Facing a recall without superhero senses leaves some vulnerable to confusion

I don’t like fresh tomatoes. Generally, my careful avoidance of them is a fairly unique practice. At least, I thought so until I met Bret. We stand together in our quest for vegetables that don’t leak acid on the rest of the salad.

We were on our honeymoon when the outbreak of Salmonella Saintpaul in tomatoes and/or hot peppers hit the news. Many people joined our stance on tomatoes then… but it took me a while to realize it.

Since I wasn’t reading FSnet while we were gone, I had to hear the warnings put out on eating tomatoes like a regular consumer would. It was like my superhero senses were turned off.

At the time, I wasn’t in the habit of watching the news. And according to the results of a Rutgers Food Policy Institute (FPI) survey,

“The majority of respondents (66 percent) first heard about the advisory on television.”

Throughout our trip, we ate at cafes, buffets, and casual dining establishments. When we didn’t eat out, we stopped at Wal-Mart for cereal and sandwich supplies. None of those places showed signs of produce being recalled.

The survey found,

“A small minority (8 percent) first heard about it from restaurants and retailers.”

As it happened, some of the first news I received came from my step-dad’s mom, who understood the problem to be in tomatoes sold with the vine still attached.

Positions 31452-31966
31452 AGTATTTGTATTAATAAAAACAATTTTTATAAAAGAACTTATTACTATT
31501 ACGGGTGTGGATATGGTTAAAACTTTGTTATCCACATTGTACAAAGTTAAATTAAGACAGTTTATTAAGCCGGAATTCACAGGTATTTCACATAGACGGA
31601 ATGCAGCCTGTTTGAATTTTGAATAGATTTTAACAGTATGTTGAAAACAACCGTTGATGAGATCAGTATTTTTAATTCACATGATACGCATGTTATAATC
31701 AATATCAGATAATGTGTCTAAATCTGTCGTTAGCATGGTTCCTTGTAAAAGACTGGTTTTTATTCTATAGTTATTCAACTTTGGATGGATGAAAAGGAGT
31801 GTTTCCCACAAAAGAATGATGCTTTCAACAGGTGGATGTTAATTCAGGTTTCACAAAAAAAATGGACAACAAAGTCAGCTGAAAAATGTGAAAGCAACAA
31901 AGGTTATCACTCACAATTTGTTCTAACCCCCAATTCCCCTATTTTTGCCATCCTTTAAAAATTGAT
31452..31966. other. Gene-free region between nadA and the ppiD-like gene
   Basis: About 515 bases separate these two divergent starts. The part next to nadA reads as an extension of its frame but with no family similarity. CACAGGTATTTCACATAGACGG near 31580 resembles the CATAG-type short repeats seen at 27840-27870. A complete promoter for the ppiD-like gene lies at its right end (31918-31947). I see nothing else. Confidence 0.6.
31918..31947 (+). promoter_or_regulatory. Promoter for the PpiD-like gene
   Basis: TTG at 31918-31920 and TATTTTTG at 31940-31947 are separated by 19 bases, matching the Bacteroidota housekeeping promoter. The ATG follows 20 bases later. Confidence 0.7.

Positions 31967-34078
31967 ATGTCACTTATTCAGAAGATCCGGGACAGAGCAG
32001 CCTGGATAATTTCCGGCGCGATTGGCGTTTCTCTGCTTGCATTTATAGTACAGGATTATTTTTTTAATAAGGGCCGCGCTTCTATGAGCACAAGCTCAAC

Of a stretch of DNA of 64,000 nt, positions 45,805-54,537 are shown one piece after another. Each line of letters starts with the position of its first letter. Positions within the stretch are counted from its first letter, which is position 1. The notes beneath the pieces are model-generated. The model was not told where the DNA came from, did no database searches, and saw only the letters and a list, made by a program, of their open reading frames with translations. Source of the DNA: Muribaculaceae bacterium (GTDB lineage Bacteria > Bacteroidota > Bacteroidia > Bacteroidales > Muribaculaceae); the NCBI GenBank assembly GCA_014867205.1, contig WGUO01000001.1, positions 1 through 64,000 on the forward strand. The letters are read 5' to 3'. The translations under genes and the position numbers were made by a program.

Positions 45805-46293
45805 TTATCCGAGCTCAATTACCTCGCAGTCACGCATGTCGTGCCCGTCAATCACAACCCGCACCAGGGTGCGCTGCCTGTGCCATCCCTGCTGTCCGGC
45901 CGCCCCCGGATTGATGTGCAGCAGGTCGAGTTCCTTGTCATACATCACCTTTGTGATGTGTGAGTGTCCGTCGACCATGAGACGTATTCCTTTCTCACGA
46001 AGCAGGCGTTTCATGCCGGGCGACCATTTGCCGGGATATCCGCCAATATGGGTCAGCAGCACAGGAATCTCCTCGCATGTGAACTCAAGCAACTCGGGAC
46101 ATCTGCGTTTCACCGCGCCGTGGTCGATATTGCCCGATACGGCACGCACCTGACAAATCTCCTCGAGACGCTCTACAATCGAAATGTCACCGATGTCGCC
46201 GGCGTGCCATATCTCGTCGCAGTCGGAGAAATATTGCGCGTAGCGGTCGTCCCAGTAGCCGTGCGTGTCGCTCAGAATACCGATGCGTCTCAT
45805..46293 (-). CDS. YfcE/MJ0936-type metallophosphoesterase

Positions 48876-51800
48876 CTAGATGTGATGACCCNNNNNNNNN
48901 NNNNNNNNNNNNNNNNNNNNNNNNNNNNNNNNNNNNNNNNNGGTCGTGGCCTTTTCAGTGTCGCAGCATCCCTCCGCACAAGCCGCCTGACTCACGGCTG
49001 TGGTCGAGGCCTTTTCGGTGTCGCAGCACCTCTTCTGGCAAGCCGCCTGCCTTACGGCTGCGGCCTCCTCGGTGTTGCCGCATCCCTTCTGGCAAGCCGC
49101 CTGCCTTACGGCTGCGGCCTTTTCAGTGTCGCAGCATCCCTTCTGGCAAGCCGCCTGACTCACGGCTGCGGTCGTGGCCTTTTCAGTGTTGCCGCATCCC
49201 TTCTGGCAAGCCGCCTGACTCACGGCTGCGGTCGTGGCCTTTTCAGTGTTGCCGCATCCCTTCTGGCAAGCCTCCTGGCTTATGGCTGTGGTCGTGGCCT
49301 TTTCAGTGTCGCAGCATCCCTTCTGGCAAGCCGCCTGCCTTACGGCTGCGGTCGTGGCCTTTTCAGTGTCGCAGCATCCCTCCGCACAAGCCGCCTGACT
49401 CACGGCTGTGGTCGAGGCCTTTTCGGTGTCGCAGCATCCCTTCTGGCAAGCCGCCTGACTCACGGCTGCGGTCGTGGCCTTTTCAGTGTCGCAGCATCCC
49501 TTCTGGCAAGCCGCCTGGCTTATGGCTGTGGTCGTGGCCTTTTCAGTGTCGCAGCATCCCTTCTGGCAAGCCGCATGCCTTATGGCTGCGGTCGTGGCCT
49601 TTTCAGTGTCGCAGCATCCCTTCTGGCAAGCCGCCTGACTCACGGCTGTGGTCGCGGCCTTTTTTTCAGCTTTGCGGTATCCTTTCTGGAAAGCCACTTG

Hearing through the tomato-vine was problematic, though. I later learned the CDC advised,

“…persons with increased risk of severe infections…should not eat raw Roma or red round tomatoes other than those sold attached to the vine or grown at home…”

Those two words, “other than”, were missed (or misunderstood) at some point in the chain of communication that ended with me.

Lead author of the Rutgers FPI report, Dr. Cara Cuite said in a press release,

“Our results suggest that consumers may have a hard time taking in many details about these types of food-borne problems.”

Almost half (48 percent) of people surveyed indicated they were not sure which types of tomatoes were under suspicion.

I was back at superhero headquarters (i.e. in front of my Mac) when Salmonella Saintpaul was found in a sample of jalapenos from Mexico, and again when the outbreak strain was isolated from a Mexican serrano pepper and the water used to irrigate it.

Most consumers weren’t so lucky. From the survey,

“The researchers found that while almost all respondents (93 percent) were aware that tomatoes were believed to [be] the source of the illness, only 68 percent were aware…that peppers were also associated with the outbreak.”

Dr. Cara Cuite commented in the press release,

“This research is especially timely in light of the growing number of recalls as a result of the Salmonella outbreak associated with peanut butter and peanut paste.”

How can consumers be better informed? One practice seen in both outbreaks that helped alleviate some confusion was the use of club membership or “loyalty card” information to contact customers who had recently bought recalled products.

What else can be done to clear things up? After all, regular consumers don’t have superhero senses.